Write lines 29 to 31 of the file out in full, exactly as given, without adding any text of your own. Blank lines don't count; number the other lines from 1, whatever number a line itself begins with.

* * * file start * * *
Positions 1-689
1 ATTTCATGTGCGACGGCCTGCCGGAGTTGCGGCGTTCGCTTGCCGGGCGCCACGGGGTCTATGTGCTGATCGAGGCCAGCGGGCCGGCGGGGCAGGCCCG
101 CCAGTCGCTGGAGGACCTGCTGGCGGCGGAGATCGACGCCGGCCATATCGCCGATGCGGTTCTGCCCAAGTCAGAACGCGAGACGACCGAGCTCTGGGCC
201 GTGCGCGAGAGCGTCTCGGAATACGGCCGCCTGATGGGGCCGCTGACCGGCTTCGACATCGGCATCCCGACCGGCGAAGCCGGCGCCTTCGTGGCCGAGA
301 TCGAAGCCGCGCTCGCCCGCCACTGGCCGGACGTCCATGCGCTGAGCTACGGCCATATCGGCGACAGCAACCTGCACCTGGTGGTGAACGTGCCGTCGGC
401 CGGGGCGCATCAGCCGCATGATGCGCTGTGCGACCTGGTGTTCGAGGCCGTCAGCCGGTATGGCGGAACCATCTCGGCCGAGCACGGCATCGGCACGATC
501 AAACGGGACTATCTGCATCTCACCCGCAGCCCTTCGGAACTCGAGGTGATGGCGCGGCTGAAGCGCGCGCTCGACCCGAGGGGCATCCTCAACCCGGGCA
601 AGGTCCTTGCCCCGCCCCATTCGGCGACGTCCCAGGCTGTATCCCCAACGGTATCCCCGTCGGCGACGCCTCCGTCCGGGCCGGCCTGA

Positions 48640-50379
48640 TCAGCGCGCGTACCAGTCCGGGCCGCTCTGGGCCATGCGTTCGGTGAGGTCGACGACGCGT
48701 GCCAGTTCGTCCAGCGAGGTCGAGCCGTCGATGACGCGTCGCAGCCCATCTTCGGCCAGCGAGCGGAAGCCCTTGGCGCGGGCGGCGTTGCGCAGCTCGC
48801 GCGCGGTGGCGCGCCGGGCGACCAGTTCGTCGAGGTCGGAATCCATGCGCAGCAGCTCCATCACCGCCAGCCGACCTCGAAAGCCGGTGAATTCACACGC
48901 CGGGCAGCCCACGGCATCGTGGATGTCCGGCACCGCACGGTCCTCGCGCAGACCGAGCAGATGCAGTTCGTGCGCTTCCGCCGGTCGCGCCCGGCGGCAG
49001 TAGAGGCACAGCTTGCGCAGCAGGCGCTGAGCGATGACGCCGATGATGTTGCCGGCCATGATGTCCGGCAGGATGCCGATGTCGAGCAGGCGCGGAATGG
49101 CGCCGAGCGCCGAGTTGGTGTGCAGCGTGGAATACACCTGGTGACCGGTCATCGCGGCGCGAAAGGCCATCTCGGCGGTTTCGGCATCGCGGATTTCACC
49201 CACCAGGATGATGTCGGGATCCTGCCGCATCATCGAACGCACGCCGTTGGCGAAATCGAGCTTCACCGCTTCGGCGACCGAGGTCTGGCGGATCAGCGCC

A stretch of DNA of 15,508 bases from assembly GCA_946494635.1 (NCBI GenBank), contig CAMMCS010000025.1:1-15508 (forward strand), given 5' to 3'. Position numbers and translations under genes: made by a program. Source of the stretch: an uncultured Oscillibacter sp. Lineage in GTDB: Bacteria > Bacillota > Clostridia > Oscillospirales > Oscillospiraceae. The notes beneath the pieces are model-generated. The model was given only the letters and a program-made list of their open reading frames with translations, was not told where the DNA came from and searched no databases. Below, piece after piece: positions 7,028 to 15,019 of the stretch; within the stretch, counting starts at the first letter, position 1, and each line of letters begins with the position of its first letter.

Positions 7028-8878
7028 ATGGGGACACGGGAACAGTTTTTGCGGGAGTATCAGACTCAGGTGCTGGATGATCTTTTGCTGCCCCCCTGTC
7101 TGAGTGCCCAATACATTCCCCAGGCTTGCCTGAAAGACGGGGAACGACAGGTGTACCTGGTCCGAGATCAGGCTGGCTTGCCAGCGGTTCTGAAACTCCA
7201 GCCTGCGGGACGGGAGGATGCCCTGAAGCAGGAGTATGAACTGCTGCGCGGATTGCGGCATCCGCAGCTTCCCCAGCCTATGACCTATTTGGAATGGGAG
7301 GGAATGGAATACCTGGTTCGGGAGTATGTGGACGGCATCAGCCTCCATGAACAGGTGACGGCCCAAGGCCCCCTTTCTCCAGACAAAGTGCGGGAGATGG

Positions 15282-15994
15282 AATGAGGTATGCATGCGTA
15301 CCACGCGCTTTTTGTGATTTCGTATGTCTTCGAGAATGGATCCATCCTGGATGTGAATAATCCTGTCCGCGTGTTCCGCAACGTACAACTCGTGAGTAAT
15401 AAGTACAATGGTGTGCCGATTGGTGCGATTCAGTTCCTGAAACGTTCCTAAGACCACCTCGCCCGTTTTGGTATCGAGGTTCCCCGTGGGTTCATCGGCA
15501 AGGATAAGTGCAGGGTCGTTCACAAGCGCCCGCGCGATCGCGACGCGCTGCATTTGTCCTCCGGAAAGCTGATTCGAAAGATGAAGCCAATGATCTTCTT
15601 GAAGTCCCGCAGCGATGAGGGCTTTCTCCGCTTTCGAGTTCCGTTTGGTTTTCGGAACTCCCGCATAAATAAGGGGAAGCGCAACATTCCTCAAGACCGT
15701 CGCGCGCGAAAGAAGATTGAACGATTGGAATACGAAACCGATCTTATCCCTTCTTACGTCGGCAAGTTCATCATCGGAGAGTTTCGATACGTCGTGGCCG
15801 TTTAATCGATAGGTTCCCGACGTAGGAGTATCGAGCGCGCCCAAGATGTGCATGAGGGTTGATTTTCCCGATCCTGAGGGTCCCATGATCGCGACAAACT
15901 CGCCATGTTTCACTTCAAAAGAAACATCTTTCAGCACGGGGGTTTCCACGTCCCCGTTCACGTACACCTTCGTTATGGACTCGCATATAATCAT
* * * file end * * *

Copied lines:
15701 CGCGCGCGAAAGAAGATTGAACGATTGGAATACGAAACCGATCTTATCCCTTCTTACGTCGGCAAGTTCATCATCGGAGAGTTTCGATACGTCGTGGCCG
15801 TTTAATCGATAGGTTCCCGACGTAGGAGTATCGAGCGCGCCCAAGATGTGCATGAGGGTTGATTTTCCCGATCCTGAGGGTCCCATGATCGCGACAAACT
15901 CGCCATGTTTCACTTCAAAAGAAACATCTTTCAGCACGGGGGTTTCCACGTCCCCGTTCACGTACACCTTCGTTATGGACTCGCATATAATCAT